Department store David Jones recently announced it was creating a new digital executive role so it could better handle its transition into becoming an omni-channel retailer. While some would argue DJs should have done this years ago, what are the benefits of creating digital-specific roles in a business now?
Shouldn’t it be a given that we’re all digital now anyway?
It’s been written often enough that all businesses are in the midst of digital disruption. We’ve become accustomed to the most obvious examples coming from industries such as media (think Google) and retail (think Amazon), but with the fast-coming reality of such digital disruptive technologies as the Internet of Things, 3D printing and virtual reality, many more traditional industries will be feeling the heat of transformation.
That old mainstay and symbol of the industrial age production model, automobile manufacturing, is now under threat from forces such as Uber and the driverless car movement. The way we think about Sony now – a flagship company diminished in the digital tidal wave – might be how we think about another giant of Japanese manufacturing, Toyota, in the next decade or so.
The threat of being digitally outpaced by your rivals is a reality for all companies, from the tiniest SME to the biggest multinational. Which is why the question of how you structure and resource your management to handle this transformation is so important.
This report by PwC notes that around 6% of companies globally have appointed chief digital officers (CDO), which is a relatively small number. These appointments have been made mainly by larger corporations, which no doubt have the resources to throw at such positions. Flexibility is cited as a key quality for CDOs:
Flexibility is perhaps the single most important success factor for executives new to the position. CDOs who can adapt to rapidly changing circumstances while staying tightly aligned with their companies’ business goals will be in the best position to lead the way to a full digital transformation.
Another key finding of the report is the CDO role is transformative and usually finite. The CDO is brought on board to steer the organisation through the uncharted waters of digital transformation until such time as digital has been fully integrated into the operations and thinking of the organisation:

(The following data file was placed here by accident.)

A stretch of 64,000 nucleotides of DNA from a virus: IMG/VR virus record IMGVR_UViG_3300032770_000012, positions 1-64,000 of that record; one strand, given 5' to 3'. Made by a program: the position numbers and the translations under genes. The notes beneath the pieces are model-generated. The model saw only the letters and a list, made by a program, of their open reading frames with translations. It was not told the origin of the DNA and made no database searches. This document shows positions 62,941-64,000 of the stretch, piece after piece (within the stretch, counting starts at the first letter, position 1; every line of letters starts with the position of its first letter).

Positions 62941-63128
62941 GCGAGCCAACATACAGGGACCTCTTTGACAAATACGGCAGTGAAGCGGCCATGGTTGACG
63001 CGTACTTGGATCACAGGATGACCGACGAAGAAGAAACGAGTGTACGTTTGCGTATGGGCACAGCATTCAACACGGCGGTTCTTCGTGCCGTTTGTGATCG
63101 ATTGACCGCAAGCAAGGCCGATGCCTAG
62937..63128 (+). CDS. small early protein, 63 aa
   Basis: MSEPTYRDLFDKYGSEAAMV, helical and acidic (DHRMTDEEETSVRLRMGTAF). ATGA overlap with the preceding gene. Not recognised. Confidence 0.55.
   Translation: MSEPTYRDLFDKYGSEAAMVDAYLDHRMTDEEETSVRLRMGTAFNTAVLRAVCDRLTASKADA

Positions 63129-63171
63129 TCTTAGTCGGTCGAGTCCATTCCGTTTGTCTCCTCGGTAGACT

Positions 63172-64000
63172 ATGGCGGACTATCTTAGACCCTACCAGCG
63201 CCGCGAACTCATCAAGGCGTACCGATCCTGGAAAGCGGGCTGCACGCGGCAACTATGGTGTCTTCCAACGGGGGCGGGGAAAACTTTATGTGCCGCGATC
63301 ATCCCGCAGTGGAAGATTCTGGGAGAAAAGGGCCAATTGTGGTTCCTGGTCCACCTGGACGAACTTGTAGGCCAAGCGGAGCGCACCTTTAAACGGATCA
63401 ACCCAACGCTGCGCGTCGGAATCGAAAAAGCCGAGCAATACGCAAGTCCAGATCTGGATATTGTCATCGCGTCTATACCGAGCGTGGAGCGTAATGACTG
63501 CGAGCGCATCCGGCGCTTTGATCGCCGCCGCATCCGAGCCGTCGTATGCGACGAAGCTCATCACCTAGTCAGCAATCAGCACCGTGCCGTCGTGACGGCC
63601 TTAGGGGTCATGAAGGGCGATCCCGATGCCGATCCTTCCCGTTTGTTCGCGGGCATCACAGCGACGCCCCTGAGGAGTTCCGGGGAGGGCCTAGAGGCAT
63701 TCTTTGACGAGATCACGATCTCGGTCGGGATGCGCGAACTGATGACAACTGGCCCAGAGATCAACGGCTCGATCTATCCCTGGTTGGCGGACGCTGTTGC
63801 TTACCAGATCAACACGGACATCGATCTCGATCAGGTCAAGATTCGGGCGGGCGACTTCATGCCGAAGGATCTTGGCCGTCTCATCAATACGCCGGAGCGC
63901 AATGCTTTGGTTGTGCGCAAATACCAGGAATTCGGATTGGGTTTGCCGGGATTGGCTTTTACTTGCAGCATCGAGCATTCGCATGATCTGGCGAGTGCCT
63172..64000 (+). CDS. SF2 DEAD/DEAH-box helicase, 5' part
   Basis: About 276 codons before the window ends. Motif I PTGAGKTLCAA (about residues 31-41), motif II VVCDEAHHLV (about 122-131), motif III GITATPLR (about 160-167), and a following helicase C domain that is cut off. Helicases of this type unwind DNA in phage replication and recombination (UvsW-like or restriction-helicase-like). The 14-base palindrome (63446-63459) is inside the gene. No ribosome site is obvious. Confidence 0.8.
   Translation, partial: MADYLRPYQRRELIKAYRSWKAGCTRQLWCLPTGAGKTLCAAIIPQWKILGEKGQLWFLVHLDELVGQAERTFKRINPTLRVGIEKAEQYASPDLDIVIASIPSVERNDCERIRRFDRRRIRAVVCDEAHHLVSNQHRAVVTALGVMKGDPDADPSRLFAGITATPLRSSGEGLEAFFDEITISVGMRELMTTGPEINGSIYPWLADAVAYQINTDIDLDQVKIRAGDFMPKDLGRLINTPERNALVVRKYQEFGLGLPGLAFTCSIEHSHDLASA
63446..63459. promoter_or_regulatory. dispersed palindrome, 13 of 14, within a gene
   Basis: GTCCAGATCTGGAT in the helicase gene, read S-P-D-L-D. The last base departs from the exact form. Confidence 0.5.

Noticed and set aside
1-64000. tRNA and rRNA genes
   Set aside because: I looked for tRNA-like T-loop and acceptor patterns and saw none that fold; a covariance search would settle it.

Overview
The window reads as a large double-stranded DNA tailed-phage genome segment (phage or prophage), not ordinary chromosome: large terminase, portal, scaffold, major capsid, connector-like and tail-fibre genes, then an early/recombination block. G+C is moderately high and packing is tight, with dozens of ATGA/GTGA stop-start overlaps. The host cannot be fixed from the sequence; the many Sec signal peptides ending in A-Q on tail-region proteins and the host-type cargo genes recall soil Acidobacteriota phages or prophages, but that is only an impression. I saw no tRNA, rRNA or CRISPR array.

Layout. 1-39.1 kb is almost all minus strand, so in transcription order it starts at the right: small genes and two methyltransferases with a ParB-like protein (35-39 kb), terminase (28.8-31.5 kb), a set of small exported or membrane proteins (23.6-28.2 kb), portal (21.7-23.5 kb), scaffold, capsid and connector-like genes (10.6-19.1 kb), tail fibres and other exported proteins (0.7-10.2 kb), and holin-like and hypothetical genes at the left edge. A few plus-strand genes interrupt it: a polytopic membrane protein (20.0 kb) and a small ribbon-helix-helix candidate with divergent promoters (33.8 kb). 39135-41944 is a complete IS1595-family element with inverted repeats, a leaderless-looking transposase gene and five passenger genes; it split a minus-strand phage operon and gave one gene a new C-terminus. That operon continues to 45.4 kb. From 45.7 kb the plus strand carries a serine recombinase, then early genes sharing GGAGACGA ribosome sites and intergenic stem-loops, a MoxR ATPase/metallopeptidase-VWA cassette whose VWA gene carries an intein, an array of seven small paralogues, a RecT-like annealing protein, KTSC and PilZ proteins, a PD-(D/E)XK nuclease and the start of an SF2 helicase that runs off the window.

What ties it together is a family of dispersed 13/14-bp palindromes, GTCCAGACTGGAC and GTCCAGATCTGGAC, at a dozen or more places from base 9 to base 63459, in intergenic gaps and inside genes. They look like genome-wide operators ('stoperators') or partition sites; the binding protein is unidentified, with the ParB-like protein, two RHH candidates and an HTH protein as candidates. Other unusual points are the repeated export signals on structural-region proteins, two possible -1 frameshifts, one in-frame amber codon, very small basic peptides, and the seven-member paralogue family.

Ultimately, the goal of every CDO is to ingrain the digital agenda so deeply and efficiently that it will become a way of life for everyone and every function in the organisation, and a priority for every member of its C-suite.
There are Australian companies already doing this. The CDO of Australian liquor retailer Dan Murphy, Faye Ilhan, views her role as being “transient”, as she explained in this interview with trade publication CMO:
“I see the CDO role as being a transient role… It is a role that helps organisations merge physical and digital for customers for a single seamless experience. But that’s easier said than done, and so many organisations struggle with it.”
In the case of David Jones, part of the executive reshuffle includes the departure of David Robinson, the company’s group executive of marketing, financial services and customer insights. Robinson had been charged with many of the tasks involved in overhauling the retailer’s operations in order for it to become a more adept omni-channel player. David Jones is now on the hunt for a group executive of digital, underlining perhaps that it is still struggling to come to grips with its necessary transformation.
The moves at David Jones come a little less than a year after its main rival, Myer, appointed Mark Cripsey into the newly created role of chief digital and data officer. Myer has also struggled with its move into the new retail world reality of omni-channel and digital offerings.
It’s a sign both of these established retailers are at the very least paying lip service to digital transformation. It remains to be seen if they are both too late to the party. However, as the established US department store Neiman Marcus has shown, department stores like Myer and David Jones can find their digital groove with the right management.
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David Jones and Myer are big businesses with more resources to lavish on new executive positions than most SMEs. What you need to do in your business will depend on factors such as your size, market position, industry and brand. But rest assured (actually, don’t rest and don’t be assured), you need to be on top of not just the digital challenges your business might face, but also the opportunities available. This is not necessarily a doom and gloom scenario unless you make it one.
For smart businesses, digital transformation has the potential to open new markets and tap new revenue streams. Applying digital thinking to everything from your supply chain through to marketing and delivery means your business can become more efficient, more creative, more productive, and more ready than ever to not only survive but also prosper in the new economy.
Don’t silo digital; integrate it into everything your organisation does and you will start to change in ways you never thought possible. For that to happen, you don’t need to append “digital” to the title of your next managerial recruit. What matters is that you hire people who have the skill set, attitude and comprehension to make digital work in your business. And as a business owner or chief executive, you need to back them to go ahead and make it happen.
Fi Bendall is CEO of The Bendalls Group, a business that leads STRATEGY : ADVOCACY : MOBILE delivering the business acumen to drive effective positive results in a disruptive economy for the C-suite. Fi has recently won a Westpac/AFR 2015 100 Women of Influence award.